Liz Gabay wrote:
>> Ro-ferta mithchuine min-glic
>> gan [fh]i[ch?]-chairi formait
>> coro luig Tadg mac Cê[i]n cend-bric
>> slân cê[i]ll do chinid (sic) Cormaic
>> Ro-fearta mithchuine min-glic
>> can [fh]ith-chuiri formuit
>> coro luig Tadc mac Cêin ceind-bric
>> slân cêill do chuin Cormaic
> Gentle-skilled medical treatments were provided
> Without ?? of jealousy
> And speckle-headed Tadg Mac Céin went
> Safe and sound to Cormac’s dog.
> ‘Ro-ferta’ looks like perfect 3rd plural passive form of ‘feraid’ (provides,
Yes, I think so, too. You have 'min' as 'gentle', but that would require
'mín' (with a long í), which will not rhyme. So I opted for 'min'
(small, minute) in the sense of delicately precise and thorugh (as in
'attention to detail).
> I didn’t have any luck coming up with a translation for the second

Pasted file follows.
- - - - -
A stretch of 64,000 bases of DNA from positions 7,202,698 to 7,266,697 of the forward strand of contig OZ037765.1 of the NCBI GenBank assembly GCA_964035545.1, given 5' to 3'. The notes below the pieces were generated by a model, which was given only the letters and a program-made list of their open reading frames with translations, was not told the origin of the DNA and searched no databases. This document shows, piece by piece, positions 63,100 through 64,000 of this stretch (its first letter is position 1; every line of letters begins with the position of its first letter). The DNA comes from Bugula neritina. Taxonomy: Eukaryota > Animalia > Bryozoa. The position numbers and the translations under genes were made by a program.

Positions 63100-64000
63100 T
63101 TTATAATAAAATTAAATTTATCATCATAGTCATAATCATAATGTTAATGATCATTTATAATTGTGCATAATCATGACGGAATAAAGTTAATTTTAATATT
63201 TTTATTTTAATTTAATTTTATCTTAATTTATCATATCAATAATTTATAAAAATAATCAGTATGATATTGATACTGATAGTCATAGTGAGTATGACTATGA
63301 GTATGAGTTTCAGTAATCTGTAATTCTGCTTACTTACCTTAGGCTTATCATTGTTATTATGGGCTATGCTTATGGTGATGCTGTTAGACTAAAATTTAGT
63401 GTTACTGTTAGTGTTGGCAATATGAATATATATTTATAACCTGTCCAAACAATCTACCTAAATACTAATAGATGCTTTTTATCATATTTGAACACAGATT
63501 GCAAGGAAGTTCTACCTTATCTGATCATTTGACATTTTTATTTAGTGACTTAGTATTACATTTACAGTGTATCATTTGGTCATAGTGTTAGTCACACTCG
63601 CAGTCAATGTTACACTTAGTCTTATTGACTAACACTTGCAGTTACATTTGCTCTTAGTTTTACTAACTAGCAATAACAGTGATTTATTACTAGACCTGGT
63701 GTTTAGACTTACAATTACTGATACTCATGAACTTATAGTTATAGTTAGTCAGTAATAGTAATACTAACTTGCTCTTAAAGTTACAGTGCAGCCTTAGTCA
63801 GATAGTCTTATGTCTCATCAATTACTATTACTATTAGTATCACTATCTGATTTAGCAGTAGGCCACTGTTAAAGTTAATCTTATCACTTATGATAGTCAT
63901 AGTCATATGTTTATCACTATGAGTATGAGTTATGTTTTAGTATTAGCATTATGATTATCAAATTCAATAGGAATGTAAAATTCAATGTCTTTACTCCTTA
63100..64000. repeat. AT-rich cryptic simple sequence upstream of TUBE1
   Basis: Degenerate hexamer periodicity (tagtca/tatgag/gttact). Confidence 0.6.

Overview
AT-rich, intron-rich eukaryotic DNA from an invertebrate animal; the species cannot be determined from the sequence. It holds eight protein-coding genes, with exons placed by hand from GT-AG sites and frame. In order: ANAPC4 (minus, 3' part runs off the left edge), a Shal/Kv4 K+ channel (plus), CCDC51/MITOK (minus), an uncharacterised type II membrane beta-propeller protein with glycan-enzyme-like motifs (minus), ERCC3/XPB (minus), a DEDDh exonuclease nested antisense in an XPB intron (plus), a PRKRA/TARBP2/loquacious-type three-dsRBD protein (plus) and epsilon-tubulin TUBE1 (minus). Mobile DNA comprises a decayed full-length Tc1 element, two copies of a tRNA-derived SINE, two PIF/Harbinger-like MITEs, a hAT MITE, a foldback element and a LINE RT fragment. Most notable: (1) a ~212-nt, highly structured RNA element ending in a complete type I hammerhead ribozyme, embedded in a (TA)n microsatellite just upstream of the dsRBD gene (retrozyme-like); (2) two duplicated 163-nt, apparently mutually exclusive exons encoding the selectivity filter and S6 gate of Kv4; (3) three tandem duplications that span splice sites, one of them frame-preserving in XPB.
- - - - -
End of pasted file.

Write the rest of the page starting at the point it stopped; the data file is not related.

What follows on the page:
Yes, it's a monster. Given that the difficult word has something to do
with 'jealousy' (one of the seven deadly sins) I thought we might have
'caire, cuire' (iâ,f ‘fault, sin’). 'Jealousy' seems odd in this
context: I think possibly the reference is to the doctor not 'showing
off' or seeking to big-note himself to impress his peers. So, for
'format' (‘envy, jealousy’ in DIL) Dineen adds ‘emulation’ (OED: to
imitate with the object of excelling, to vie with a rival).
But that still leaves 'fith'-. It has been added to rhyme with
'midchuine' in the previous one, but it ought to make sense as well. All
it could do was amend to 'fich'- ('seething'), which is very lame and
therefore almost certainly wrong.
> I thought ‘bric’ might be a genitive singular form of ‘brecc’ (speckled).
> Could his hair have been multicolored? Gray and yellow perhaps?
Yes, 'speckled' might refer to his hair. (Or perhaps he was old and bald
and had age-spots?)
"Skilled and precise treatments were supplied
without the seething(???)-sin of emulation
so that Tadc son of speckle-headed Cían went
safe and sound despite Cormac."